• The proposed use of ‘Asphalt with red chipping’ and ‘Red Tactile Paving (Controlled Crossing)’ would dominate views within The Square and would significantly compromise the character and setting of protected structures within the ACA.
  • No detailed information is provided on the materials to be used for the proposed ‘large unit paving’ or ‘medium unit paving’ and so it is not possible to determine the visual impact of these proposed works.
  • The purpose of the ‘raised platforms’ in the centre of The Square and at the proposed crossing points is unclear as is their visual impact.
  • No details or design rationale are provided for the proposed ‘soft landscaping area’.

The proposals for Kerbs & Pavements in Vol. 3 of the EIAR provide similar reason for concern as details for the new signage and surface treatment of the proposed ‘Shared Pedestrian and Cyclist Facility’ are unclear.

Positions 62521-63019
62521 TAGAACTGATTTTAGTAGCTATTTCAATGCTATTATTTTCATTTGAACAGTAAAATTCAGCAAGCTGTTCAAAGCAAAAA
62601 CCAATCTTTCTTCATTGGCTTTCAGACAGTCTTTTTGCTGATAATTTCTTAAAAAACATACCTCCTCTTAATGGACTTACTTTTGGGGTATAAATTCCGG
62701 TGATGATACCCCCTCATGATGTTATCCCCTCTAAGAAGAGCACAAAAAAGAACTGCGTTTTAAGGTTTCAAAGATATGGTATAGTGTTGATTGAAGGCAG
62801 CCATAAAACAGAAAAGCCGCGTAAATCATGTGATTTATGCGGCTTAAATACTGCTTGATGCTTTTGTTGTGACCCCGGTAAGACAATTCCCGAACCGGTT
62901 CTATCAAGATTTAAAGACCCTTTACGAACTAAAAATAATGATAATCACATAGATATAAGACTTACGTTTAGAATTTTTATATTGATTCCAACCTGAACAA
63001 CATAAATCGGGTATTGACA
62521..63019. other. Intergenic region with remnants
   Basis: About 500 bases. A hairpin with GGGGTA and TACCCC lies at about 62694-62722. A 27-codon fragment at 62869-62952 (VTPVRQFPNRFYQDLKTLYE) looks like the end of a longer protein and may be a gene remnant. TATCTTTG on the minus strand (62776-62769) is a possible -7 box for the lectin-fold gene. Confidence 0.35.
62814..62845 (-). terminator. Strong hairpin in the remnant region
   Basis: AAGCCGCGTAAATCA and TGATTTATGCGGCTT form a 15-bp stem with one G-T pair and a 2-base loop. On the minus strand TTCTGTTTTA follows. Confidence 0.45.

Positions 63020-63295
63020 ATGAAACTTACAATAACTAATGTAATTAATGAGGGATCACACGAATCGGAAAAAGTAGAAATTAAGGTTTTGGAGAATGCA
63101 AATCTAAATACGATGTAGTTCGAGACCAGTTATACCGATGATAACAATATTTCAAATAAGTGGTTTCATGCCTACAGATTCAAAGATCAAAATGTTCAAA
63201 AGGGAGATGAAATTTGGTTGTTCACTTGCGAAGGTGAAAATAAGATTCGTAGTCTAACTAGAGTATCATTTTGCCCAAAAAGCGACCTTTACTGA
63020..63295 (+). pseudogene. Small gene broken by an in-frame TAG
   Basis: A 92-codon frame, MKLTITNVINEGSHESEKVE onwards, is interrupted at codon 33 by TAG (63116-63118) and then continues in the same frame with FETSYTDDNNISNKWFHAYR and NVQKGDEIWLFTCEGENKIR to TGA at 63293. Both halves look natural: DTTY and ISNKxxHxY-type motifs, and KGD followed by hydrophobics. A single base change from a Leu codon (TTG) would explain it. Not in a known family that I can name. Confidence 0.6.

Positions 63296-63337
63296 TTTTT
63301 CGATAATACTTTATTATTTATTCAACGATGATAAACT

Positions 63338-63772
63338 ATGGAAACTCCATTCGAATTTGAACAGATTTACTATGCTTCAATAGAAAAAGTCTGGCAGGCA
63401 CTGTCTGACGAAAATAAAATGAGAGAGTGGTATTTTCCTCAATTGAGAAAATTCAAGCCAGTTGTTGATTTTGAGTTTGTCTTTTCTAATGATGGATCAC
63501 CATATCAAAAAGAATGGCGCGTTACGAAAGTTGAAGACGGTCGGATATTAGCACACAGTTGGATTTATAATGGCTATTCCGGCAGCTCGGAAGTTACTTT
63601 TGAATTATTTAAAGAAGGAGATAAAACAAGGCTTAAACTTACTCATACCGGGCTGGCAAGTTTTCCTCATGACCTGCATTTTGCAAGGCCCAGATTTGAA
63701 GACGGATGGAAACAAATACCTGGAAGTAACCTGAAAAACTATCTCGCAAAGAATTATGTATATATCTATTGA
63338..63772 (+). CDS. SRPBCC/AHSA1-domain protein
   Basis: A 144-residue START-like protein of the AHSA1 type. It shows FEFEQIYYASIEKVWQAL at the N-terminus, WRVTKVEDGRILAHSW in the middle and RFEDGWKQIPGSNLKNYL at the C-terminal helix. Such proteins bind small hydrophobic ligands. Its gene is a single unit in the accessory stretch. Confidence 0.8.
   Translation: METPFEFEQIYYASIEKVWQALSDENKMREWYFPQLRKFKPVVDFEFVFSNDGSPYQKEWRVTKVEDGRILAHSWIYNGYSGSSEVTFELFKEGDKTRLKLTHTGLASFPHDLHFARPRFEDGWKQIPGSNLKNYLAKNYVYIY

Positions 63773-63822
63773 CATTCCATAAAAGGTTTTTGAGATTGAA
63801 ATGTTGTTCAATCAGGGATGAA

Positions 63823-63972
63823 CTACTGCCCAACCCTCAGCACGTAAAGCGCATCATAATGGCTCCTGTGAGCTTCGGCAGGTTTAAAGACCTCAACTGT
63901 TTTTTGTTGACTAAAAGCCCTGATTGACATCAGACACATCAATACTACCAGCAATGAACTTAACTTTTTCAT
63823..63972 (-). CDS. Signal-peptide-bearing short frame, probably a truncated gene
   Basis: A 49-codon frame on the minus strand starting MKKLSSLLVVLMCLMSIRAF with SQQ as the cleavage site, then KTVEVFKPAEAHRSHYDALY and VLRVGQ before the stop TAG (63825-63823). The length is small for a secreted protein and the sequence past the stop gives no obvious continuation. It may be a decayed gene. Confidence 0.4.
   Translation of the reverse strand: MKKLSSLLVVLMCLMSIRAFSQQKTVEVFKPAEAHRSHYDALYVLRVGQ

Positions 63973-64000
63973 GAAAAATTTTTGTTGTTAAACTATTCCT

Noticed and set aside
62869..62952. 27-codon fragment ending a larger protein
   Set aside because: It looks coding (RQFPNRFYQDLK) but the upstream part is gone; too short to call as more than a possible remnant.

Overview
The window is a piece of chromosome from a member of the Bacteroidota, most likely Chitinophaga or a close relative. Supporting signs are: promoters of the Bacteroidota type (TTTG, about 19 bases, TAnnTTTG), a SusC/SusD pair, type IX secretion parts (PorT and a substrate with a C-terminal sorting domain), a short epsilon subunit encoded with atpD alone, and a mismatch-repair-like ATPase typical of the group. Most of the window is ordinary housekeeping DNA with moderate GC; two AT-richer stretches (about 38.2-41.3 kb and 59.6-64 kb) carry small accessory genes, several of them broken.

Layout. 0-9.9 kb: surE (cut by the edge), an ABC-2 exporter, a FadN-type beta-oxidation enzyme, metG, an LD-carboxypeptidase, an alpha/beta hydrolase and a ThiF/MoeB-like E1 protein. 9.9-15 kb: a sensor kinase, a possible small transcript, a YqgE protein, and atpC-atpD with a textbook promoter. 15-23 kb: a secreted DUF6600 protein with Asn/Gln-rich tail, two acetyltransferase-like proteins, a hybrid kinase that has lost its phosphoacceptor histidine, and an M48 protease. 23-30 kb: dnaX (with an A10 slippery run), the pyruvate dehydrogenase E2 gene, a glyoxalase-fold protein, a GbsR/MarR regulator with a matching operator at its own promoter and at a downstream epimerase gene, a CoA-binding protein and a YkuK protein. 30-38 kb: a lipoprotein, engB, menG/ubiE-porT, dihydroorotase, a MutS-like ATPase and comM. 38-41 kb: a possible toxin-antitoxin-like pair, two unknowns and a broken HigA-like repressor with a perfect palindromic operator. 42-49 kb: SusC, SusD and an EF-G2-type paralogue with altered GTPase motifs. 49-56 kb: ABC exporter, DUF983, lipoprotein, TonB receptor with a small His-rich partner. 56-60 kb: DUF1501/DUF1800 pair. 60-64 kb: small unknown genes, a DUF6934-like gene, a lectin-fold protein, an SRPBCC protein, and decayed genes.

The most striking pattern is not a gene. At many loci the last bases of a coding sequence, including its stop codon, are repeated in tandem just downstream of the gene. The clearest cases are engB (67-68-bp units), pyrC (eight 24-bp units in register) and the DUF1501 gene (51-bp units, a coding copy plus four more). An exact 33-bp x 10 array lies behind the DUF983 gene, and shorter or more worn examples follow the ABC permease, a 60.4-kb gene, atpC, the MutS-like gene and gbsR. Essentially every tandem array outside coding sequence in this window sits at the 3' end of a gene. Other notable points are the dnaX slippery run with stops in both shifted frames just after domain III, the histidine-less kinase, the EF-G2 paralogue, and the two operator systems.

It would seem that photomontages of the Slane Village ACA have not been included in Vol. 4 of the EIA Report though a limited number of these views have been included in a gallery on the website. These confirm concerns about the detrimental visual impact of the planned works with wide expanses of red surface finishes dominating the urban space.

In its submission to the EIA Scoping Consultation, the Irish Georgian Society had indicated that it looked “forward to the knock-on effects of the rejuvenation of the architectural and urban heritage that would inevitably follow the vast improvements of the ambiance and environment the bypass would endow”. Sadly, the design proposals do not encourage confidence that such a scenario would follow for The Square and the Slane Village ACA as the public realm improvements outlined in the application might inhibit rather than facilitate regeneration.

For the proposed bypass of Slane to succeed in attracting investment into the village’s built heritage and promoting sensitive improvements, the Irish Georgian Society recommends that an RIAI accredited Grade 1 Conservation Architect be engaged to assist with devising a suitably sympathetic design for The Square.

Yours sincerely,

Donough Cahill
Executive Director IGS